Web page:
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How to Get Baby Oil Out of Clothing: Stain Removal Guide

Baby oil has dozens of useful applications; you might use it to moisturize your little one’s skin, pull off too-tight rings, or even remove makeup. But when baby oil comes into contact with clothing, it stops being useful and becomes a stain-making nuisance. Luckily, baby oil stains don’t have to be permanent. If you act quickly and use the right stain-fighting tools, you can wash away that oily mess. Here’s your complete guide to how to get baby oil out of clothing and more!

How to Get Baby Oil Out of Clothing: Stain Removal Guide

Does Baby Oil Stain Clothes?

Even though most varieties of baby oil are colorless, baby oil can stain clothes if the oil isn’t treated and washed out quickly. A baby oil stain looks like a dark spot on clothing—like a water spot that never goes away, even after it dries. It’s noticeable on all but the darkest clothing.

What’s more, baby oil stains on clothes can “set” into the fabric and become (basically) permanent if left untreated. Those stains will become more pronounced over the long term as your clothing eventually fades. That means that even an “invisible” stain on a black shirt might become visible as time goes by.

But all of those concerns about baby oil leaving a stain on clothes, sheets, towels, or other fabrics are based on a big “if”: it’ll happen only if you allow the stain to dry and set. If, on the other hand, you take steps quickly to pretreat the stain and wash the fabric, you’ll have nothing to worry about!

How to Remove Baby Oil Stains from Clothes.

Here’s a step-by-step guide for how to get baby oil stains out of clothes:

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Step 1: Act quickly

The longer you delay after getting baby oil on clothing, the more likely it is to set and become a permanent stain. Ideally, you should pretreat the stain before it dries.

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Step 2: Pretreat the stain before it dries

Spray the stain with your favorite laundry pretreater (We like Dreft Laundry Stain Remover because it’s tough enough to treat the entire family’s stains, won’t affect flame-retardant children’s sleepwear, and smells absolutely amazing.) and follow any additional instructions on the pretreater’s label.

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Step 3: Wash soon and wash hot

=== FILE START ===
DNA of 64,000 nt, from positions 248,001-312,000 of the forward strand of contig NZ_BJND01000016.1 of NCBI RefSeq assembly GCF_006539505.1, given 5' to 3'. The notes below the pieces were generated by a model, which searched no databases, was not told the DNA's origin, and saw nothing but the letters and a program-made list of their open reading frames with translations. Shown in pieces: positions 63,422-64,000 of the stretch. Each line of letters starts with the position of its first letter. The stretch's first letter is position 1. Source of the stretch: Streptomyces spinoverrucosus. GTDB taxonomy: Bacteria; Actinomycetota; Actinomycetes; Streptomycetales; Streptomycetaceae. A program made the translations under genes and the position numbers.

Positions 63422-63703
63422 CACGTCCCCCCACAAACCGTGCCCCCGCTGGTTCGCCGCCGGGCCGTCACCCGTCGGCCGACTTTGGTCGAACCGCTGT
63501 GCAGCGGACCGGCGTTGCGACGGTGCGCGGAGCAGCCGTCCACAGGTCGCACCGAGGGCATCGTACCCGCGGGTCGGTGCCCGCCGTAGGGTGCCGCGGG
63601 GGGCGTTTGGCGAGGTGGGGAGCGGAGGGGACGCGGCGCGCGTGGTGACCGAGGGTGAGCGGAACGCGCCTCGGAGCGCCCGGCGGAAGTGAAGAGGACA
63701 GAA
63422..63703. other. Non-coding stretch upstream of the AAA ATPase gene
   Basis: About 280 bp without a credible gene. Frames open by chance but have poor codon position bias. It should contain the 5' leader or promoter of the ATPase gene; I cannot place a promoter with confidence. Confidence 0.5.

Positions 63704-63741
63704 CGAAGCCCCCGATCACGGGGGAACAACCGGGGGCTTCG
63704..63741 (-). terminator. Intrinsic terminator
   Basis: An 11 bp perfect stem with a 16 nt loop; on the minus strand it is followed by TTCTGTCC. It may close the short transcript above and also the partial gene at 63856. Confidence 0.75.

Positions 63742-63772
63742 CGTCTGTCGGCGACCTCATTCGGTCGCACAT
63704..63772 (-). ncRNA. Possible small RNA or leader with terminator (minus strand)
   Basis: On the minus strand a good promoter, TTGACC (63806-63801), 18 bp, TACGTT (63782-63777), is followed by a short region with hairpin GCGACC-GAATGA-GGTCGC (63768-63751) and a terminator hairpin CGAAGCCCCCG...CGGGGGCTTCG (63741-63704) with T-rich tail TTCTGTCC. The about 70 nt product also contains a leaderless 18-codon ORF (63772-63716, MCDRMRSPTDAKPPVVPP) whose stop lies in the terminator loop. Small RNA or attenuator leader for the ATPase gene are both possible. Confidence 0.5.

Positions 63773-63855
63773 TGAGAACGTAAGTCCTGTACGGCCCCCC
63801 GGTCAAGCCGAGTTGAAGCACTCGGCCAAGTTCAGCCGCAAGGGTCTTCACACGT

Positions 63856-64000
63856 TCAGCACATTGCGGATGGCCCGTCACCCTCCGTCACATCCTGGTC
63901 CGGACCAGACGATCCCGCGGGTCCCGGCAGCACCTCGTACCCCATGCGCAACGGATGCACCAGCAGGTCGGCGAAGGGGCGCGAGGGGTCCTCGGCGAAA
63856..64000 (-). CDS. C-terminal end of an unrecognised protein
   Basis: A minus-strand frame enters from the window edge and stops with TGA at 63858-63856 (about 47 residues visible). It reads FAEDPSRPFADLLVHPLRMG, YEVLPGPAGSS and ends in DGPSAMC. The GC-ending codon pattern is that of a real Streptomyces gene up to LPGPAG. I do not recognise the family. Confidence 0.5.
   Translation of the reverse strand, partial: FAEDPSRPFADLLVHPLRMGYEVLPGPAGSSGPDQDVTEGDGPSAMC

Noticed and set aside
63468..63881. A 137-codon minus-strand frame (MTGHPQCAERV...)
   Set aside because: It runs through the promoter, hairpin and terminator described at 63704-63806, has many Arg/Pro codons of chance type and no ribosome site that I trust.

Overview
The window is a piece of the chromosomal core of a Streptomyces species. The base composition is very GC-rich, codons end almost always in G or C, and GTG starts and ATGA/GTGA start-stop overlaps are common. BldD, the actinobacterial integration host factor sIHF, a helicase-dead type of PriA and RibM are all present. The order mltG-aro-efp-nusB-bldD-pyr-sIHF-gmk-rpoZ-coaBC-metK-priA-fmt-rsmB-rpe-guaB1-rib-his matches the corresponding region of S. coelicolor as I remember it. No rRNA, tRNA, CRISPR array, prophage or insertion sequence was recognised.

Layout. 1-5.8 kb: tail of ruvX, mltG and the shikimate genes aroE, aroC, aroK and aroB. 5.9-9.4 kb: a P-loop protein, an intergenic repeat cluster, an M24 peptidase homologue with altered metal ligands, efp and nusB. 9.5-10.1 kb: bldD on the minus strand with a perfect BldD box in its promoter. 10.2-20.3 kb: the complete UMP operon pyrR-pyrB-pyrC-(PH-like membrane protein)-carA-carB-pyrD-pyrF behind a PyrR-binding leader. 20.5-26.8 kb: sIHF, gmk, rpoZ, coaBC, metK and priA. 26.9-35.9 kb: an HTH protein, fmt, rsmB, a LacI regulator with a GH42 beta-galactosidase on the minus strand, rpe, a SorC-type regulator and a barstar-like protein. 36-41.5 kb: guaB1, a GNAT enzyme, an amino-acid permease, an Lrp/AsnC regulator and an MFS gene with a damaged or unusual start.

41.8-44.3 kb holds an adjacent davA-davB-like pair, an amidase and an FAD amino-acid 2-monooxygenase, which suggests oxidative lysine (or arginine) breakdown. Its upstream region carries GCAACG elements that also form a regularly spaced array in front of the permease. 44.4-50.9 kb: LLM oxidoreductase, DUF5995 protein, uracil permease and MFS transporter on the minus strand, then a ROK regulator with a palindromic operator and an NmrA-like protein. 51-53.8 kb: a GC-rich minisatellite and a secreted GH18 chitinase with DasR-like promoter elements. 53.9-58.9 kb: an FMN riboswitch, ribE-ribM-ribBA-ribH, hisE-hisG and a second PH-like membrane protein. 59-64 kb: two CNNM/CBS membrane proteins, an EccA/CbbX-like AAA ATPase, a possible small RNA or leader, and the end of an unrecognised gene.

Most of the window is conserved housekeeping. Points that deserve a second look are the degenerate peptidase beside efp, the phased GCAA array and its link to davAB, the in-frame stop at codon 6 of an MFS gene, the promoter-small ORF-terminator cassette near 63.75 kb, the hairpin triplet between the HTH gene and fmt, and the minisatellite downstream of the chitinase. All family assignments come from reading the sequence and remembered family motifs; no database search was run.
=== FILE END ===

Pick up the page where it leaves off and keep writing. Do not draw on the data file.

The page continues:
As soon as you’re able, get the stained garment into the washing machine (or tub to hand wash, depending on what the garment’s care label recommends). Along with your favorite laundry detergent, use the hottest water recommended by the care label. The hot water will help to break down the oil.

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Step 4: Don’t tumble-dry just yet

Avoid drying with heat until you can verify that you’ve gotten the stain out. Allow the garment to drip-dry and examine the stained area. If a stain is still visible, repeat steps 2 through 4 above and consider adding dish soap to your process, as detailed below.

If your baby is a little stain-maker, Dreft can help! Check out our guide to treating stains of all kinds on baby clothes.

Removing Baby Oil Stains from Sheets.

Perhaps some baby oil has gotten on your child’s sheets (or your own, for that matter!) and you’re wondering if you have to turn your bedding into rags.

Removing baby oil stains from sheets works exactly as it does for clothes. Again, if you tackle the oily stain early, you have a much better chance of eliminating it. Simply follow the same steps given above for how to get baby oil stains out of clothing.

How to Get Baby Oil Out of Clothing with Baby Powder.

A powerful step you can take in the fight against baby oil stains is to treat the stain using baby powder or cornstarch, either of which can absorb the oil and make it easier to clean.

To use baby powder to remove an oil stain, lay the stained item on a flat surface and sprinkle powder or cornstarch generously over the oily area. Let it sit for at least 30 minutes to absorb the oil, then brush the powder off. Then, you can pre-treat and wash the item as described in the steps above.

How to Get Baby Oil Out of Clothing with Dish Soap.

A time-tested home remedy for oil stains of all types is a product that is specially designed to cut grease: dish soap! To use dish soap for baby oil stains, gently rub the soap into the stain, then rinse with hot water (or whatever temperature recommended by the item’s care label). Repeat, if necessary, then wash as described in the steps above.

When it comes to getting baby oil or any other oily stain out of your clothes or sheets, the key is to act quickly to mitigate and pretreat the stain.

However, if you’re dealing with an old, set-in stain, all is not entirely lost. Two tricks to try on old baby oil stains:

  1. Spray some hairspray onto the stain and let sit 20 to 30 minutes to “reactivate” the oil, then follow the steps above.

  2. Use the dish soap pretreating trick described above, but add some baking soda before rubbing in the soap.

With time and patience, you may still be able to coax out that stubborn baby oil stain.

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